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The Harper government says it has unloaded its remaining multibillion-dollar stake in General Motors. The federal Finance Department says the government sold nearly 73.4 million shares Monday in an unregistered block trade to Goldman, Sachs & Co. A sign stands outside Oshawa's General Motors car assembly plant in Oshawa, Canada.

Michelle Siu/THE CANADIAN PRESS

Canadian taxpayers will fall about $3.5-billion short of breaking even on the money the federal and Ontario governments invested in the bailouts of Chrysler Group LLC and General Motors Co. in 2009.

The federal government's sale of the remaining 73.389 million common shares it held in GM will close the book on the investment and the auto maker's period of being derided as "Government Motors."

Ottawa will raise about $3.2-billion from the sale, based on a report from Bloomberg Tuesday that the stake it sold to Goldman Sachs & Co. was priced at $35.90 (U.S.) a share.

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A report on the auto rescue done by the Auditor-General last year said the two governments had received $5.4-billion (Canadian) of the $13.7-billion they contributed to the bailouts of the two auto giants.

Since then, GM bought back about $400-million (U.S.) in preferred shares and the Ontario government sold its remaining shares for $1.1-billion (Canadian), before the final sale by the federal government this week. That brings the total proceeds to the governments to around $10.2-billion.

The share sale by Ottawa will help federal Finance Minister Joe Oliver balance the federal budget.

But Jerry Dias, president of Unifor, which represents workers at GM plants in Oshawa, Ont., St. Catharines, Ont., and Ingersoll, Ont., said the government should have kept its shares and used the ownership as leverage to force GM to re-invest in Oshawa and St. Catharines.

"It is remarkably short-sighted of the federal government to sell off its shares in GM at a time when there has been widespread agreement that securing GM's future in Canada is critical," Mr. Dias said in a statement.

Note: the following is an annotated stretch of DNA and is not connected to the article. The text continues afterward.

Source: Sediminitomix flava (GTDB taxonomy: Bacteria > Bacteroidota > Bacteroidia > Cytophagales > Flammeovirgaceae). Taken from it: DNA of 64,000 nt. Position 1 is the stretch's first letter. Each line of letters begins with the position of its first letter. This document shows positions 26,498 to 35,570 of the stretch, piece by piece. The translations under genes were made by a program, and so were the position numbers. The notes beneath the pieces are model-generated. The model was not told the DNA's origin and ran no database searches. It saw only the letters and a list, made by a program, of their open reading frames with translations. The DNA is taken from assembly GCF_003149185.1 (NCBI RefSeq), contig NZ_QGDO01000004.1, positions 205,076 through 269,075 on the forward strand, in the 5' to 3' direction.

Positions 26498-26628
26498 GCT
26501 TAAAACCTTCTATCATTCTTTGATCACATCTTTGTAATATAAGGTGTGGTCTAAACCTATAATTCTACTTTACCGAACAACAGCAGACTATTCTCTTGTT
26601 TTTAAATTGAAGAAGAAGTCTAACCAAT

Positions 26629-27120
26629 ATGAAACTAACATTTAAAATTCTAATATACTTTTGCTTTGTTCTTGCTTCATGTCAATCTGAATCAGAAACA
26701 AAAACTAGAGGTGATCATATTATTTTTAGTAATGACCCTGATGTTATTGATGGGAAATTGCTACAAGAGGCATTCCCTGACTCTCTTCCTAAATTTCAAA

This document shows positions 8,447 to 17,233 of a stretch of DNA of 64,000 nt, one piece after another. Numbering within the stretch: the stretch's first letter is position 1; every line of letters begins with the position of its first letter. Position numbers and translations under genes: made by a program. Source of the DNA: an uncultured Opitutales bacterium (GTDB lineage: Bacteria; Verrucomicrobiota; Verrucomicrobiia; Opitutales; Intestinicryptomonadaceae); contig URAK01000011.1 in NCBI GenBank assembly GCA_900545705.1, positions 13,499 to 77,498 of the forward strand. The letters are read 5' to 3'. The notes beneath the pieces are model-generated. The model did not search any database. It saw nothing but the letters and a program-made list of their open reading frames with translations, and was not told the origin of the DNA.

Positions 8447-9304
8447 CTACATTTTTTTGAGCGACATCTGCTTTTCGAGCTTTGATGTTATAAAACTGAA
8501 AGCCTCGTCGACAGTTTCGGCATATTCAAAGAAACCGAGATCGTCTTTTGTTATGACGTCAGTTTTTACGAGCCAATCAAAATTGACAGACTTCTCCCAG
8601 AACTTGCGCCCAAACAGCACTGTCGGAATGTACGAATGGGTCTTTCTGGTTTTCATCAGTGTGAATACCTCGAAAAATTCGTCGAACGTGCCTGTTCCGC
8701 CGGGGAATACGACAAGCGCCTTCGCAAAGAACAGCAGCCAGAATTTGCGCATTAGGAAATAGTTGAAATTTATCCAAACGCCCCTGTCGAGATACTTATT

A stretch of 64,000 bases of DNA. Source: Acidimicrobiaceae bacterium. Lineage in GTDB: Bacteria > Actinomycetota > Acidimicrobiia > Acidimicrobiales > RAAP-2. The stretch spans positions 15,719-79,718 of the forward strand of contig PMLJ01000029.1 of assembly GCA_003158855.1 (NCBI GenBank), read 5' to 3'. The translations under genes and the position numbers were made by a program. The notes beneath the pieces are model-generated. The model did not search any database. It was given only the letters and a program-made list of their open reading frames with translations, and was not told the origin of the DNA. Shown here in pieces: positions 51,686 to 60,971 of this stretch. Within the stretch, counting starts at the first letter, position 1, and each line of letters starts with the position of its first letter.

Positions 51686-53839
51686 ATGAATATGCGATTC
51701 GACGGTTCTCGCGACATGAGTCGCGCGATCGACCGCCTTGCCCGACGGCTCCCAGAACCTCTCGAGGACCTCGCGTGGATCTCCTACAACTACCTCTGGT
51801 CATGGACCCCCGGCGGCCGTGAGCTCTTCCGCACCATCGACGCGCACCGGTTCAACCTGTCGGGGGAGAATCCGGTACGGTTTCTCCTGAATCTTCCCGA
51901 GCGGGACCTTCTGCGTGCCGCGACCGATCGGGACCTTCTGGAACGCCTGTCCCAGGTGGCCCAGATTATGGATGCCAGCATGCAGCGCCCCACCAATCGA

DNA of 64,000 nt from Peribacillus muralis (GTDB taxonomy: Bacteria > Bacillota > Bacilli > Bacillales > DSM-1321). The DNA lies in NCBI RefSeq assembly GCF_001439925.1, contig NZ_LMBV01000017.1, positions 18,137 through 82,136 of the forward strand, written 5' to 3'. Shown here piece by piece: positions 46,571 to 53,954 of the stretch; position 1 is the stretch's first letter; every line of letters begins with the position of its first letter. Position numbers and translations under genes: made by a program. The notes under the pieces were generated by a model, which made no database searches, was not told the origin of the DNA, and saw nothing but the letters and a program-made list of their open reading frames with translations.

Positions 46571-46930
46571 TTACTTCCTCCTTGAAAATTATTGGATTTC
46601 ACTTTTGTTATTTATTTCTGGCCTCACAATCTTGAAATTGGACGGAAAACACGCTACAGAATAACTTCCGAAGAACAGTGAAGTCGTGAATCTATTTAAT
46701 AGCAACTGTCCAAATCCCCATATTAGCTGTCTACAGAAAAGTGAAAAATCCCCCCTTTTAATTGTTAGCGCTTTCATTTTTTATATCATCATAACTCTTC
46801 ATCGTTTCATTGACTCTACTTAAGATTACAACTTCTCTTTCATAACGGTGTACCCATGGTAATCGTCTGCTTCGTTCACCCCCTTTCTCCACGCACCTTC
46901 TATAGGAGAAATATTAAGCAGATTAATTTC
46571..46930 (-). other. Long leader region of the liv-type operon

Unifor has been meeting with GM officials both in Detroit and the Canadian head office in Oshawa to lobby for new investment in St. Catharines and Oshawa. General Motors of Canada Ltd. announced earlier this year that the auto maker and suppliers will invest about $540-million at the plant in Ingersoll to make the next generation of the Chevrolet Equinox crossover utility vehicle.

"The federal government is selling off its shares for short-term political gain, as it prepares its last budget before the next federal election. We need leaders with more vision, strategy and savvy than this," Mr. Dias said. "At some point very soon, the federal and provincial governments are going to have to take decisive action to secure the future of GM."

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Federal and provincial cabinet ministers have also met with senior GM officials to urge the company to find new vehicles for two Oshawa assembly plants and invest in St. Catharines, where the auto maker operates an engine and transmission plant.

One of the two Oshawa factories is scheduled to close next year, while the plant known as the flex plant has no new products allocated to it. Production of the Chevrolet Camaro will be shifted out of the flex plant to a factory in Lansing, Mich., later this year.

GM Canada president Stephen Carlisle has said that no decisions on new vehicles for the Oshawa plants will be made before 2016 and negotiations with Unifor on a new contract.

Unifor issued an economic impact study on the Oshawa plants last week that showed the two governments stand to lose $1-billion in tax revenue if they are permanently closed.

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